The process sounds pretty straightforward. But in reality, the making of Combat Medicine was one of the hardest personal experiences he and I have ever had. The writing process was cathartic, but also brought out many old wounds. It was tense and messy and hard on a lot of days (and it still is). We were pouring our souls and our savings into a project with an uncertain outcome.
But we did not waver – we stuck with our mission. Deep in our hearts, we believed this music could change lives.
In early June, we debuted the first album single, “Not Alone,” accompanied by a music video that was shot in our home with friends, to start building attention.
On June 21, we independently released Combat Medicine (buy here, stream here). Unlike United, which was produced as a CD and sold out of the trunk of Mik's car on base, we had to figure out how to distribute and promote this album online.
I knew we had a compelling story to tell, so I researched and thought about which media outlets helped me stay on the pulse of my husband’s deployment. NPR immediately came to mind; they ran a special series on America’s Battalion in 2009.
Long story short, we tracked down one of the reporters and landed a segment on NPR’s “All Things Considered.” From that point, things started to grow organically. The music has been picking up steam, and we’ve landed more national, local and military press. We’ve generated album sales and streams, too.
But most importantly, Combat Medicine is touching lives. I am amazed every time a veteran or a first responder reaches out to Doc on social media and shares what the album means to them, and how his lyrics put into words what they have felt but never been able to articulate themselves.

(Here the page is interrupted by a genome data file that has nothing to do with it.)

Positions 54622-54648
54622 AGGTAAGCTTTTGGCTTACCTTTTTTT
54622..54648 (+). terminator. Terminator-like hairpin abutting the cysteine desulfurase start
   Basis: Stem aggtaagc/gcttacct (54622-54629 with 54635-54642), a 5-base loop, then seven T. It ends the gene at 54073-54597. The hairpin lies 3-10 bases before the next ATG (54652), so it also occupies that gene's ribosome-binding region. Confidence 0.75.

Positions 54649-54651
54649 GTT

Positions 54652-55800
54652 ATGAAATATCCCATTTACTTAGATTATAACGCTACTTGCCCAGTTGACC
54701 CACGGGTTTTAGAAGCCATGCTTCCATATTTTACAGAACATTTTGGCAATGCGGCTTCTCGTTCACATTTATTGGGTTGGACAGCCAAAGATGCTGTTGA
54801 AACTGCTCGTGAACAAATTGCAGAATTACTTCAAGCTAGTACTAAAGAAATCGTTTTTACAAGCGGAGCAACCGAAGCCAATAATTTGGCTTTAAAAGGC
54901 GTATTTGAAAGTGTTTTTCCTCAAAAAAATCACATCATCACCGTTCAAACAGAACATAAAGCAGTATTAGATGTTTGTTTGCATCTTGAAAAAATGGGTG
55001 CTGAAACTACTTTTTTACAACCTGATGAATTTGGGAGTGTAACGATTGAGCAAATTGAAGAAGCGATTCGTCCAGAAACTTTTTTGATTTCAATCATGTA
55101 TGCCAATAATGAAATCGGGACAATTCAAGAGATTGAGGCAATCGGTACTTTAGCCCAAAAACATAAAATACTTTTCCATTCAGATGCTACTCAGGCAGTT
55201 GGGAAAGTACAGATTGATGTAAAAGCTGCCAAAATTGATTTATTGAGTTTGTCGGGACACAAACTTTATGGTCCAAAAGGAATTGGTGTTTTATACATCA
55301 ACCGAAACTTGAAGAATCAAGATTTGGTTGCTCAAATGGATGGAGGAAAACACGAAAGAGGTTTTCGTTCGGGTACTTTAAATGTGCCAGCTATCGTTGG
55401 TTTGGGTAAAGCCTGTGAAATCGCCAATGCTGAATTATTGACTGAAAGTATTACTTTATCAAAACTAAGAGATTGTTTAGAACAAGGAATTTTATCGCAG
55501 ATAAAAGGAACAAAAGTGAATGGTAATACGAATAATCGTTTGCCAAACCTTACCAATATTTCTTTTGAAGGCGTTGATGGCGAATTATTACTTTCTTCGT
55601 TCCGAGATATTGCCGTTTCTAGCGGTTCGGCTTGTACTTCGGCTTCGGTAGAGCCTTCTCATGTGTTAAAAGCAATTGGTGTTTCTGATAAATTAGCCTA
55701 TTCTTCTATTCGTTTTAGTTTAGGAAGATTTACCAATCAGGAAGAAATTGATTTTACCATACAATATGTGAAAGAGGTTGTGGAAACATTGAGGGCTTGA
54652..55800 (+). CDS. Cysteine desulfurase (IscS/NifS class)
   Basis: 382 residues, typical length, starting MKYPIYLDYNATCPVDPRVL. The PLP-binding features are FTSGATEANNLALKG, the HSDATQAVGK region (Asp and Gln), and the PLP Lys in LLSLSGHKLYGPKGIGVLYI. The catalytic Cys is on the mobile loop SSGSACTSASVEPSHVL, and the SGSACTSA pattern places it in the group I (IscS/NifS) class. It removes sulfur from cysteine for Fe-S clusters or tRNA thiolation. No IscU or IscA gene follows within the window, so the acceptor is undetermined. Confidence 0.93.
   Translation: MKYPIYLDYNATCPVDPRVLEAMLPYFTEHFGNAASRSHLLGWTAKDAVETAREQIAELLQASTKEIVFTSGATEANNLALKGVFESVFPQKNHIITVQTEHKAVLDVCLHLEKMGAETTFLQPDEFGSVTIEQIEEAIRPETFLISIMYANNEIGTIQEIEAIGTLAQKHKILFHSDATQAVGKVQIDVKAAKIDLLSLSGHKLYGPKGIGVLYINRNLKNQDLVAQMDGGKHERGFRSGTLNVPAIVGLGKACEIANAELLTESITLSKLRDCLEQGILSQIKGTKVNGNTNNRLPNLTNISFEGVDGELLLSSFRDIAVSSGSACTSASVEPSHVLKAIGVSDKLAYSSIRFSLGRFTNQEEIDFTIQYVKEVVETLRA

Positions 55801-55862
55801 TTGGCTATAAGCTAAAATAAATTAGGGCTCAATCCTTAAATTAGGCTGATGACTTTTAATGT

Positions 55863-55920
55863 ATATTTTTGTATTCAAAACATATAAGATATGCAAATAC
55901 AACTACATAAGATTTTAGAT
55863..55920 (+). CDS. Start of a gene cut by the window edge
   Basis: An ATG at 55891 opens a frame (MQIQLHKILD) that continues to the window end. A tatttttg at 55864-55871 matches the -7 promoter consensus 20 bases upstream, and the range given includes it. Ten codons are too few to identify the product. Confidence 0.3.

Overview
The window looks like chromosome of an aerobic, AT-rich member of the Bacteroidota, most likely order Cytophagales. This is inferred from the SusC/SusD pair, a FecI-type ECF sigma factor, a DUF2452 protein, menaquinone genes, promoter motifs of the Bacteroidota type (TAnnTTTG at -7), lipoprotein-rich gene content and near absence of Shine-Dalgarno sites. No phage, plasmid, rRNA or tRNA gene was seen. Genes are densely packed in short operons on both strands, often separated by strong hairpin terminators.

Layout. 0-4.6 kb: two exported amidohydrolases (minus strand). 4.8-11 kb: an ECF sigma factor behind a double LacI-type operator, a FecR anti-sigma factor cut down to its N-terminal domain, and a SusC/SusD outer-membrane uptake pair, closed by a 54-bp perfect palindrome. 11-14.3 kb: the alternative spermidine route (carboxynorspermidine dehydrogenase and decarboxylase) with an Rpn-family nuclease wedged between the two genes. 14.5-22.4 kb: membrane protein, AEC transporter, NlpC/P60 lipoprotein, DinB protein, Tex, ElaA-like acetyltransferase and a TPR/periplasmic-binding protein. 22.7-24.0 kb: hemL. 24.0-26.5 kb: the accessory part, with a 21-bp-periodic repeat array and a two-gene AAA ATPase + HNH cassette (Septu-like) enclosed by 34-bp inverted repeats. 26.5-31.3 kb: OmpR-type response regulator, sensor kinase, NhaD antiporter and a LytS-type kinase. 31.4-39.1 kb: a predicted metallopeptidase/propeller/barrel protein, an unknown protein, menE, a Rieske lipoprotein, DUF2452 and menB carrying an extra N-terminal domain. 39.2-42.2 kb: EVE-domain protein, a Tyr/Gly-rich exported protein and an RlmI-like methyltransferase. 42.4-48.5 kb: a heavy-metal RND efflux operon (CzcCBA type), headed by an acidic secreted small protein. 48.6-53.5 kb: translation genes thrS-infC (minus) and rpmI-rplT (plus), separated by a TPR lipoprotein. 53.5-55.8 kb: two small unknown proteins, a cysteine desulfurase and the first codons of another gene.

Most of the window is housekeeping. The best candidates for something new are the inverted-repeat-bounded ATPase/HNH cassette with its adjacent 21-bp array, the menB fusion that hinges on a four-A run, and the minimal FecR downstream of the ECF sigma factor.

Doc is giving voice to a new generation of young veterans who are rebuilding their lives after war. He’s empowering his fellow Millennial vets through his words. It's all incredibly humbling to witness, whether through a performance, speech or social media post.
And his vision and conviction in believing we can change the trajectory of our country’s veteran suicide rates is unwavering. Transition support resources that are available to veterans through nonprofits like the ones
Just as I felt when Mik was deployed, I don’t know what exactly tomorrow, the next day or next month will bring on this journey. But today, I do know this: Doc Todd is back to saving lives again. And that feels really, really good.
I give my sincerest of thanks to the many men and women – and their families – who sacrifice to serve our country. Especially you, Doc Todd. Happy Veterans Day.